High school athletes can and should use their voices


Will Schavee

As an athlete, no matter what level they play at, their voices can be heard.

The power of a team has been put on display by countless organizations recently as they show their support for racial justice and fight for equality. The power of the team stems from the power of each member, and as individuals unite, their voice is heard far more effectively. The power of a team is incredibly strong when professionals exercise that power given the platform they have, but the power of a team is incredibly strong no matter what level that team plays at and the platform that team has.
When the Milwaukee Bucks decided they weren’t going to play in protest of racial injustice in response to the shooting of a black man named Jacob Blake in Kenosha, Wisconsin, their voice was echoed and amplified by the voices of all the other teams and sports that followed. A wave of professional athletes showed their support for Black Lives Matter and the fight for racial equality was impossible to ignore. Many people look up to these athletes and want to replicate a lot of who they are and people saw this as they continued the fight for equality and used whatever platform available to make their voices heard. The voice of professional athletes and others in the spotlight reaches further than most but at the same time an individual’s voice, no matter the fame behind that voice, is almost always in need of support. This same idea applies in the case of high school athletes, whether it be kneeling for the national anthem or wearing a shirt that signifies and draws attention to the injustices seen every day in America, people can make their voices heard by uniting and raising up the voices of those around them.
Evidently, high school sports teams are not on the same level as professional teams where they are given the opportunity to promote themselves as people, but lack of publicity should not stop those from showing their support and making it clear that change is needed. A high school athlete that stands against the injustice that they see might not be heard by many, but it should not require a famous person to get the attention of the public, if people are listening to those around them, the problem begins to be solved.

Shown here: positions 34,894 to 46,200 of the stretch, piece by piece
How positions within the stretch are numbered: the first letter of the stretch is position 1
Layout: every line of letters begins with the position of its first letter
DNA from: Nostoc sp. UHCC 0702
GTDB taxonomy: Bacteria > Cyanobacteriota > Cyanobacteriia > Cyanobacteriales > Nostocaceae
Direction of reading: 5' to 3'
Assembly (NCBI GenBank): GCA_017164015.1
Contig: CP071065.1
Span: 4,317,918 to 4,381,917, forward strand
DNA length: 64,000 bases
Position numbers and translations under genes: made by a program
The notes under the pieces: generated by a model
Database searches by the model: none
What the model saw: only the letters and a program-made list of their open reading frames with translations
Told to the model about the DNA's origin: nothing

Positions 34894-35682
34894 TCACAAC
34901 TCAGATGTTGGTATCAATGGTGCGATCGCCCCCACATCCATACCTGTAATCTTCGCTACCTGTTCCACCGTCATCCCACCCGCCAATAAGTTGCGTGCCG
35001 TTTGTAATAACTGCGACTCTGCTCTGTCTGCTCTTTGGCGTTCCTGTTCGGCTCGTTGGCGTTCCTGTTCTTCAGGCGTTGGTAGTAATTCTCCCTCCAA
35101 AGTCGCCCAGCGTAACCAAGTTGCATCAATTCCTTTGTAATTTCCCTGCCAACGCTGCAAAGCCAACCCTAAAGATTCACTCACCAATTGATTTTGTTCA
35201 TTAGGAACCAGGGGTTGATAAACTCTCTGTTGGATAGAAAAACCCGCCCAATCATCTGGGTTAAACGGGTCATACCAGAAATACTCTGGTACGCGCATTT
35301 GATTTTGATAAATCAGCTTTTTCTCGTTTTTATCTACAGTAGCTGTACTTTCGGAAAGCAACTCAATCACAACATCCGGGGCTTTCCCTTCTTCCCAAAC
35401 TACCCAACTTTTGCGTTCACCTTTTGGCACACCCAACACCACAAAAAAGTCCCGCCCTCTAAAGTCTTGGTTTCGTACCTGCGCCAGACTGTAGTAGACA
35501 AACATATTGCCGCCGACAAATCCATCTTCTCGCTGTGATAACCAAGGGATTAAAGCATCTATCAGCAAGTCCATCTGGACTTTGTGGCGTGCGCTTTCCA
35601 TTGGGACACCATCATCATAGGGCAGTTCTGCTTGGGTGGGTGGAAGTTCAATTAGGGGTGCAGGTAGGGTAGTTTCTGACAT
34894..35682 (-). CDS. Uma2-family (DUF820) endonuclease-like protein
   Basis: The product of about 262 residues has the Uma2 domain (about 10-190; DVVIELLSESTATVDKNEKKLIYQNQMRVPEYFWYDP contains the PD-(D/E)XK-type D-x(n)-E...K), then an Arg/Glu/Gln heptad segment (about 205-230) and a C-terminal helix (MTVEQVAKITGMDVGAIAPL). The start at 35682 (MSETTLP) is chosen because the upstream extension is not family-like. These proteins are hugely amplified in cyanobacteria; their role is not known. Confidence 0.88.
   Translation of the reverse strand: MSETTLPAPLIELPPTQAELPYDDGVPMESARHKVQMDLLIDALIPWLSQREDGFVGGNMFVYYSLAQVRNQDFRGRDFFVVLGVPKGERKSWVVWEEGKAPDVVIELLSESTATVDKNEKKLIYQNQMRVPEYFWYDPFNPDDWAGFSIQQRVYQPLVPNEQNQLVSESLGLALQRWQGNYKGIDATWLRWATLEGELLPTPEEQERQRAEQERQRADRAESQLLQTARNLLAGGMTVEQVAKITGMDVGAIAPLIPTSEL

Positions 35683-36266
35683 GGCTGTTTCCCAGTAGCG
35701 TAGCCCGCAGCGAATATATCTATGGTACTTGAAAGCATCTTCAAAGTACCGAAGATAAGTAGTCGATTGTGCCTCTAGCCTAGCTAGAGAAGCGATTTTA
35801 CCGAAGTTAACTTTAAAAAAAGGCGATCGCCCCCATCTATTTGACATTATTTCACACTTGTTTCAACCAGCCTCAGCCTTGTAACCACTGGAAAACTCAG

The power of the team stems from the power of each member, and as individuals unite, their voice is heard far more effectively.

An individual showing support against racial injustice is the first step, the team follows and the voice of the individual is heard by more people, people hear the voice of the team and then they amplify it further. As a predominantly white school, the very least one can do is to stand with those that are seeing these injustices in their own life, and as a human it is common sense to care for those around oneself. In that same vein the fight for equality does not end with race, people should be listening to anyone and everyone around them regardless if famous people are drawing attention to the problem. Many athletes have talked about gender inequality in sports and the wage gap between men and women in their respective sports, advocacy is the first step to improvement and by listening one gives that advocacy a platform to really be heard. When people stop listening the platform for advocacy is gone, listening now and in the future, as soon as someone decides they have heard enough they’ve decided that equality is not worth fighting for anymore.
As an athlete, no matter what level they play at, their voices can be heard. As a team, no matter what level they play at, their voice can be heard. The American voice needs to change and that voice starts with normal people, if those normal people have a platform, no matter how small, they should use that privilege. If they notice someone speaking out against an injustice they should listen to them, they should continue to listen to them and they should support them in whatever ways possible until they see change has happened. Being on a team puts people on a platform for their voice to be heard- although they might not see themselves on the news they can know that they are helping in whatever way they can.